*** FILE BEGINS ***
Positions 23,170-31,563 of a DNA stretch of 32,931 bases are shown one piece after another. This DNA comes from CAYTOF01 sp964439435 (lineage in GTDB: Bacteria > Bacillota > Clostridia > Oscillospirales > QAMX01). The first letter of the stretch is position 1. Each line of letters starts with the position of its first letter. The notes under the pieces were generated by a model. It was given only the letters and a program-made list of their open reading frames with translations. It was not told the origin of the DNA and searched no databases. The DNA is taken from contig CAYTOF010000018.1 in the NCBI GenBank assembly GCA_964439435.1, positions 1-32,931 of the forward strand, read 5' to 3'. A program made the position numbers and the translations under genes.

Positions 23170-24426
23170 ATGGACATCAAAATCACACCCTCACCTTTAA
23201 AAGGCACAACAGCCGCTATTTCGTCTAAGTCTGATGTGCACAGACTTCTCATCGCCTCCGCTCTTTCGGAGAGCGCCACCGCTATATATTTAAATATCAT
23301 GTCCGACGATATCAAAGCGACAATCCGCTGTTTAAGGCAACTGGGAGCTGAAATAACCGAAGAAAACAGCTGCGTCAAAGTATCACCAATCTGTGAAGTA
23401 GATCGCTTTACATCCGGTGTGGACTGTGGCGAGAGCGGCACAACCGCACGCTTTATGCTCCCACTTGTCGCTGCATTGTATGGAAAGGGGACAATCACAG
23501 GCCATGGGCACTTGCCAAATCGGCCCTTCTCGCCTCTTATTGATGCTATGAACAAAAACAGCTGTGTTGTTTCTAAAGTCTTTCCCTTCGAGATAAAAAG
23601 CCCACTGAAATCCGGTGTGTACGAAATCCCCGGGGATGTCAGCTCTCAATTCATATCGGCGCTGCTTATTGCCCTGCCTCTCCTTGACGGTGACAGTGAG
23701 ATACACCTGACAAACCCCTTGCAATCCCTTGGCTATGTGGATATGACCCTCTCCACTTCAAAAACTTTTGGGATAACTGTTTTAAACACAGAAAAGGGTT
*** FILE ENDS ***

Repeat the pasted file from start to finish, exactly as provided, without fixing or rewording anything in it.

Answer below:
Positions 23,170-31,563 of a DNA stretch of 32,931 bases are shown one piece after another. This DNA comes from CAYTOF01 sp964439435 (lineage in GTDB: Bacteria > Bacillota > Clostridia > Oscillospirales > QAMX01). The first letter of the stretch is position 1. Each line of letters starts with the position of its first letter. The notes under the pieces were generated by a model. It was given only the letters and a program-made list of their open reading frames with translations. It was not told the origin of the DNA and searched no databases. The DNA is taken from contig CAYTOF010000018.1 in the NCBI GenBank assembly GCA_964439435.1, positions 1-32,931 of the forward strand, read 5' to 3'. A program made the position numbers and the translations under genes.

Positions 23170-24426
23170 ATGGACATCAAAATCACACCCTCACCTTTAA
23201 AAGGCACAACAGCCGCTATTTCGTCTAAGTCTGATGTGCACAGACTTCTCATCGCCTCCGCTCTTTCGGAGAGCGCCACCGCTATATATTTAAATATCAT
23301 GTCCGACGATATCAAAGCGACAATCCGCTGTTTAAGGCAACTGGGAGCTGAAATAACCGAAGAAAACAGCTGCGTCAAAGTATCACCAATCTGTGAAGTA
23401 GATCGCTTTACATCCGGTGTGGACTGTGGCGAGAGCGGCACAACCGCACGCTTTATGCTCCCACTTGTCGCTGCATTGTATGGAAAGGGGACAATCACAG
23501 GCCATGGGCACTTGCCAAATCGGCCCTTCTCGCCTCTTATTGATGCTATGAACAAAAACAGCTGTGTTGTTTCTAAAGTCTTTCCCTTCGAGATAAAAAG
23601 CCCACTGAAATCCGGTGTGTACGAAATCCCCGGGGATGTCAGCTCTCAATTCATATCGGCGCTGCTTATTGCCCTGCCTCTCCTTGACGGTGACAGTGAG
23701 ATACACCTGACAAACCCCTTGCAATCCCTTGGCTATGTGGATATGACCCTCTCCACTTCAAAAACTTTTGGGATAACTGTTTTAAACACAGAAAAGGGTT